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It seems you’re nobody these days, unless you’re a kickboxing, cleaning eating, kale juicing junkie. My ‘A’ for effort is my zeal for kale salads. When asked if kale really needs all that ‘massaging’, I explain that the challenging dark green leafy fibres are broken down by the concentrated acidity in limes and lemons, but I’m no scientist. For me it is the difference between chewing a pale woody indigestible leaf versus chowing down an appetising salad of vibrant tender leaves. When laced with a hefty dressing (I use tahini but you can use peanut butter instead for a similar consistency) a kale salad can be very satisfying. Pomegranates are a luxury, adding an exotic twist, but you can mix and match sultanas, cranberries, pumpkin seeds, grated ginger, nuts and even turn it into a main course salad with fish or chicken.
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A chocolate roulade makes an elaborate centrepiece at this time of year, so why not give your family a fabulous festive treat with this chocolate roulade. My flourless chocolate roulade is deliciously light and gluten free. Combining cherries, orange and a rich chocolate mousse like filling, it is the perfect prepare ahead dessert as it tastes even better when made the day before. Flavours such as brandy, cointreau, coffee, sweetened chestnut purée and even ginger can be added to the chocolate sponge or filling.
Decorate into a Yule log for an elaborate, luxurious seasonal centrepiece.
200g dark chocolate (max 55% cocoa solids), coarsely chopped
5 eggs, room temperature, separated into yolks and whites
150g caster sugar
1 tsp vanilla extract
125g dark chocolate, broken into squares
250g butter, softened
40g icing sugar, sieved
2 tbsp milk
10 slices of smoked salmon
2-3 tbsp of freshly squeezed lemon juice
200g crème fraîche
200g cream cheese
1 tbsp of freshly chopped dill
salt and pepper
For the Cucumber:
1 tbsp white wine vinegar
3 tbsp olive oil
1 tbsp dill
1 tsp salt
pinch freshly ground black pepper
Mince Pies play such a big part in a typical Christmas. My grandma made them every year and while she always made her pastry by hand, she only ever used a jar of mincemeat. I start to bake mince pies at home from the first week in December. While my kids love the taste of them, they love making them even more with this easy recipe. They make gorgeous presents wrapped up in florist cello-wrap and tied up with a festive ribbon.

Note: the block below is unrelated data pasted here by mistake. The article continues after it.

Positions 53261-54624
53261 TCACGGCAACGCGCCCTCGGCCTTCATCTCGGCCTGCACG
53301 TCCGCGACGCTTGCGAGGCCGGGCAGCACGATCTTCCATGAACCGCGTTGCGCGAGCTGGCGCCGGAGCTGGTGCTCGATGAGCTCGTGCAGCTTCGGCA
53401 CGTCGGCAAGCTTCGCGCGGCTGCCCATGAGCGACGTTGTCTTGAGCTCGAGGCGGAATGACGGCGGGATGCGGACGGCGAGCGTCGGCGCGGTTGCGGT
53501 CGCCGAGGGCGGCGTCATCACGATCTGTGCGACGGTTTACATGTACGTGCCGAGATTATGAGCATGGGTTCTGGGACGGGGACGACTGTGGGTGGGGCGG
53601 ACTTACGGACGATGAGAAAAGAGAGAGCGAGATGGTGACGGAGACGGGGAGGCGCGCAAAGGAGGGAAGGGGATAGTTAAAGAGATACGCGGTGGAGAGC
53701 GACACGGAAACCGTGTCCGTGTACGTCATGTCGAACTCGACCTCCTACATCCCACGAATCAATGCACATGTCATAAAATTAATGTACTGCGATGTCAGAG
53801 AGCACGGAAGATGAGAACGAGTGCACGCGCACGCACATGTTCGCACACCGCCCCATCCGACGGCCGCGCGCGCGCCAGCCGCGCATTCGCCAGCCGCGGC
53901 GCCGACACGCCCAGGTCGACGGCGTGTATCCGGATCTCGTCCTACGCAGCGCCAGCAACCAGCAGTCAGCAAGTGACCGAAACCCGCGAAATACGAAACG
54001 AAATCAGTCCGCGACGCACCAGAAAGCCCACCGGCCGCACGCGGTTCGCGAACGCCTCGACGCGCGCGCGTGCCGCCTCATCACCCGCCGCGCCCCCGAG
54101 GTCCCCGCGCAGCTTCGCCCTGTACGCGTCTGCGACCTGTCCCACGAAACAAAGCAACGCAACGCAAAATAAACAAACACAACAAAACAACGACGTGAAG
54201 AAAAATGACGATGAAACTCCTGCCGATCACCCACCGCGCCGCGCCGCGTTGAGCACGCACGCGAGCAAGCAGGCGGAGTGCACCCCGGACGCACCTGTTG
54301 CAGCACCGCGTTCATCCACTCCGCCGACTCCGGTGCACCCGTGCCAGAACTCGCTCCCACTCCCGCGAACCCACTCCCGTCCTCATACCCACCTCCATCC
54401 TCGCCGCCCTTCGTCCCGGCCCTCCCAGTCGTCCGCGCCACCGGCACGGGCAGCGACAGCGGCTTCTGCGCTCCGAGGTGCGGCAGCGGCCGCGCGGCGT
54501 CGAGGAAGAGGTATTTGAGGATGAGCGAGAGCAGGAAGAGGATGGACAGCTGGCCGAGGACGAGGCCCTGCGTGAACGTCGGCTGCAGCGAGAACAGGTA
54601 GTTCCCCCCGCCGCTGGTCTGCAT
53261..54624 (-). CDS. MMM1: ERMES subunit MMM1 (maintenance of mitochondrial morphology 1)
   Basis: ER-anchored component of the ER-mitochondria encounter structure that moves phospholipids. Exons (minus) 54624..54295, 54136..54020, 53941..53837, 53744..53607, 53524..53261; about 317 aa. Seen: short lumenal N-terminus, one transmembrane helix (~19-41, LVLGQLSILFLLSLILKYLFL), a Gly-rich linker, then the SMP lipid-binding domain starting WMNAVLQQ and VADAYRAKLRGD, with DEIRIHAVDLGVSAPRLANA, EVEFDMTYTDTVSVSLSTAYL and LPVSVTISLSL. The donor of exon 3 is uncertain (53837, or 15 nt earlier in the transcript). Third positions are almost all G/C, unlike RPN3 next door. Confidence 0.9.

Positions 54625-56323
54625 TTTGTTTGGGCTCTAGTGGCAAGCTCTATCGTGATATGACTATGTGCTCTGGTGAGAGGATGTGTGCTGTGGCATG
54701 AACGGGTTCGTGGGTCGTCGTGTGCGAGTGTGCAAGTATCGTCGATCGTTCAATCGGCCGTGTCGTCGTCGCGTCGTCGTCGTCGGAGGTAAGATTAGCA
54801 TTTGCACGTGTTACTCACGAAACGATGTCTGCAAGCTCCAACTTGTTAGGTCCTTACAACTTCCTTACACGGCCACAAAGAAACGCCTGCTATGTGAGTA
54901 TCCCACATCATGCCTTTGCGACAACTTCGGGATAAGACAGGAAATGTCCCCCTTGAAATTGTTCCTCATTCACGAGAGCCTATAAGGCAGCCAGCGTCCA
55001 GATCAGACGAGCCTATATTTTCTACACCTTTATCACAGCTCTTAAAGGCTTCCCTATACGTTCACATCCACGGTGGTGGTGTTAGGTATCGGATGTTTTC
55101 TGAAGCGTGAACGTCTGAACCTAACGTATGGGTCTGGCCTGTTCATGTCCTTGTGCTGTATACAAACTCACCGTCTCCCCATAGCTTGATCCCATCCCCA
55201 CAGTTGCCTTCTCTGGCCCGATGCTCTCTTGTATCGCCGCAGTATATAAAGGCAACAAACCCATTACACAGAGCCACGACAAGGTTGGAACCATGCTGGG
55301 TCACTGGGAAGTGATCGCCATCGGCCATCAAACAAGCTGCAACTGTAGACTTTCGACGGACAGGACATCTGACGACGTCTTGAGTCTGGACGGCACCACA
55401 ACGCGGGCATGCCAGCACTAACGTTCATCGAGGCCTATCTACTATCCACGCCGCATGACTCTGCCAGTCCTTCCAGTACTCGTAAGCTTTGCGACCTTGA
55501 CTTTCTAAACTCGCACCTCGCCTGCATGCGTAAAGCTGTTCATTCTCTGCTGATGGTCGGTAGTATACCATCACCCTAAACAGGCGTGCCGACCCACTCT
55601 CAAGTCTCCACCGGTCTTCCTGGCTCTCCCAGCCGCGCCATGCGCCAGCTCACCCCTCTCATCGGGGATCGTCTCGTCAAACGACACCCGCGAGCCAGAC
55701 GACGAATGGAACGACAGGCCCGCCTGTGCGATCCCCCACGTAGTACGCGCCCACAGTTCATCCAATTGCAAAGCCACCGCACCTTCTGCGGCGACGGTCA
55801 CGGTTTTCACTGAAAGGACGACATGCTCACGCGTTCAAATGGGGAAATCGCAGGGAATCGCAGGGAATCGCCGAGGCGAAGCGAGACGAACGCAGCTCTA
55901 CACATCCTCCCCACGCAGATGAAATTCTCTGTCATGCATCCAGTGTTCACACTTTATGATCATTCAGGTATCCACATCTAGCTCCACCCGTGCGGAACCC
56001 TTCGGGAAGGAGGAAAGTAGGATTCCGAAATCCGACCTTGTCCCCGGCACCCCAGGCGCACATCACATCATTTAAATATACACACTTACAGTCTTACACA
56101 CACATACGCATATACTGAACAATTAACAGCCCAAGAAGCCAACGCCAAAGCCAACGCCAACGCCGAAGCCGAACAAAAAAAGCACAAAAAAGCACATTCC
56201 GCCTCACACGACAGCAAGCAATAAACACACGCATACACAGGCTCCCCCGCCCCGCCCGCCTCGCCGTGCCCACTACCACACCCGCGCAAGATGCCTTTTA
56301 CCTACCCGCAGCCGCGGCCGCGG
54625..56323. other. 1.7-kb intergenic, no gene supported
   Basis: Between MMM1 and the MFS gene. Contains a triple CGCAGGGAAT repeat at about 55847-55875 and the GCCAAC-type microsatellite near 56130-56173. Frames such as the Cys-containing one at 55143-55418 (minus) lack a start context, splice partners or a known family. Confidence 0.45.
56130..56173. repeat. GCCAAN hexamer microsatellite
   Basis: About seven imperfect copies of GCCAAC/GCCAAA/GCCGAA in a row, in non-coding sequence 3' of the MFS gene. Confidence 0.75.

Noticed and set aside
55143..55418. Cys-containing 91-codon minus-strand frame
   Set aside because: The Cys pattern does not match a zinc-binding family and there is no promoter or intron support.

Since I bake alot, I find my muffin tins have the perfect size hollows for filling deep mince pies. If you have a shallower tins, be careful not to fill them to the brim as the mincemeat filling will expand while being baked. Make them in advance and leave in the freezer uncooked and bake them when you need them.
There are lots of ways you can add your own signature to mincemeat. You can add some extra crunch with toasted chopped hazelnuts or bitter...
Hallowe’en is big business these days. If you leave it until the eleventh hour, you may run out of time to invent a blood curdling costume or paint a convincingly devilish face. Come October 31st, by noon, most shops will be sold out of pumpkins. So a great way to get in the spooky spirit is with some frighteningly easy baking ideas. Before you start, throw open the cupboards and gather those festive sprinkles, food colourings, icing and cutters. You’ll be surprised at how much creepy fun you can add to your bakes once you have all the necessary decorating supplies. With the school mid-term commencing, there will be lots of time to squeeze in a bit of baking. It’s the ultimate activity to warm up little monsters as they prepare for trick-or-treating escapades. If your main concern is who is going to eat all those cakes, fear not, an impromptu Hallowe’en, neighbourhood, bake sale is a wonderful way to raise money for a good cause. The annual...
If you don’t have coconut milk, you can combine cream and some chicken stock to create a sauce. There are many different ways to add that subtle coconut flavour. I often add in some dessicated coconut...
4 chicken fillets
100ml natural yoghurt
1 clove garlic
1 tsp turmeric
For Korma Sauce
50g butter or oil
2 cm piece fresh ginger
pinch chilli powder (or fresh chilli, or tabasco)
half teaspoon cinnamon
6 cloves (optional)
1 tin full fat coconut milk (use creamiest part in tin)
salt and pepper, to taste
25g flaked almonds
25g fresh coriander herb, to garnish
To serve: 1-2 cups rice
Carrot cake fans seem to fall into two categories: those who vehemently insist their carrot cake should be light, fluffy and cloud-like; and those who equally strongly believe the perfect carrot cake is dense, moist and rich. I fall into the latter. The only thing the two camps seem to agree on is that the cake should definitely include a thick layer of cream cheese frosting with a citrusy hint. Historically carrots were a good source of sweetness when sugar and dried fruits were extremely expensive. Carrot cake seems to have its roots in a sweet meat dish. Much like mincemeat, it slowly lost its meat and gained sugar over the centuries. During the second world war, carrot cake took off, making the best use of a home grown source of sweetness. The oil in the mixture means this is a beautifully moist cake which will keep very well. Once the frosting has been added, the cake should be refrigerated. A butter-based cake will firm up in the fridge, but the oil in this cake means...